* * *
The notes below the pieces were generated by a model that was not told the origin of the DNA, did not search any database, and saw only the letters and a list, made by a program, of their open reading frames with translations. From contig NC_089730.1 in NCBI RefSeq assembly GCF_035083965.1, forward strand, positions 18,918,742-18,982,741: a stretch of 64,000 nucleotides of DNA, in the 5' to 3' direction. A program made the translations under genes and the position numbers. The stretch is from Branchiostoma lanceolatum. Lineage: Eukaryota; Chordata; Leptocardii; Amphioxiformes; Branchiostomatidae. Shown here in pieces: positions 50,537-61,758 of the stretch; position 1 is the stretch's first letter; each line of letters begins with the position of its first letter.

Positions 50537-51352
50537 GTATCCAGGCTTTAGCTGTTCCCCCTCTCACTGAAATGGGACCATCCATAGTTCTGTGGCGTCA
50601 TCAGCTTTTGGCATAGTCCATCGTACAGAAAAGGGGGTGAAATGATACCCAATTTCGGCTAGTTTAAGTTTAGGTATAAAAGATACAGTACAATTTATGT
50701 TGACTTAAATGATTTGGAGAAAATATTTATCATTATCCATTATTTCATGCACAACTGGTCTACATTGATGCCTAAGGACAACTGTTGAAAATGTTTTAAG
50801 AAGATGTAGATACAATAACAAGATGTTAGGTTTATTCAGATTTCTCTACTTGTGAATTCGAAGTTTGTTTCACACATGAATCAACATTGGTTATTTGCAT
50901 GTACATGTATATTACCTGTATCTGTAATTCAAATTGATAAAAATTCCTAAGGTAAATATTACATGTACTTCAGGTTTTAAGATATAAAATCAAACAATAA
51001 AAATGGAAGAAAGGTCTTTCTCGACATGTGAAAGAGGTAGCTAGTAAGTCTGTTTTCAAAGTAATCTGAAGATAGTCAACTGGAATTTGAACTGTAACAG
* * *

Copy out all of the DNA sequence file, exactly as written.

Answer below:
The notes below the pieces were generated by a model that was not told the origin of the DNA, did not search any database, and saw only the letters and a list, made by a program, of their open reading frames with translations. From contig NC_089730.1 in NCBI RefSeq assembly GCF_035083965.1, forward strand, positions 18,918,742-18,982,741: a stretch of 64,000 nucleotides of DNA, in the 5' to 3' direction. A program made the translations under genes and the position numbers. The stretch is from Branchiostoma lanceolatum. Lineage: Eukaryota; Chordata; Leptocardii; Amphioxiformes; Branchiostomatidae. Shown here in pieces: positions 50,537-61,758 of the stretch; position 1 is the stretch's first letter; each line of letters begins with the position of its first letter.

Positions 50537-51352
50537 GTATCCAGGCTTTAGCTGTTCCCCCTCTCACTGAAATGGGACCATCCATAGTTCTGTGGCGTCA
50601 TCAGCTTTTGGCATAGTCCATCGTACAGAAAAGGGGGTGAAATGATACCCAATTTCGGCTAGTTTAAGTTTAGGTATAAAAGATACAGTACAATTTATGT
50701 TGACTTAAATGATTTGGAGAAAATATTTATCATTATCCATTATTTCATGCACAACTGGTCTACATTGATGCCTAAGGACAACTGTTGAAAATGTTTTAAG
50801 AAGATGTAGATACAATAACAAGATGTTAGGTTTATTCAGATTTCTCTACTTGTGAATTCGAAGTTTGTTTCACACATGAATCAACATTGGTTATTTGCAT
50901 GTACATGTATATTACCTGTATCTGTAATTCAAATTGATAAAAATTCCTAAGGTAAATATTACATGTACTTCAGGTTTTAAGATATAAAATCAAACAATAA
51001 AAATGGAAGAAAGGTCTTTCTCGACATGTGAAAGAGGTAGCTAGTAAGTCTGTTTTCAAAGTAATCTGAAGATAGTCAACTGGAATTTGAACTGTAACAG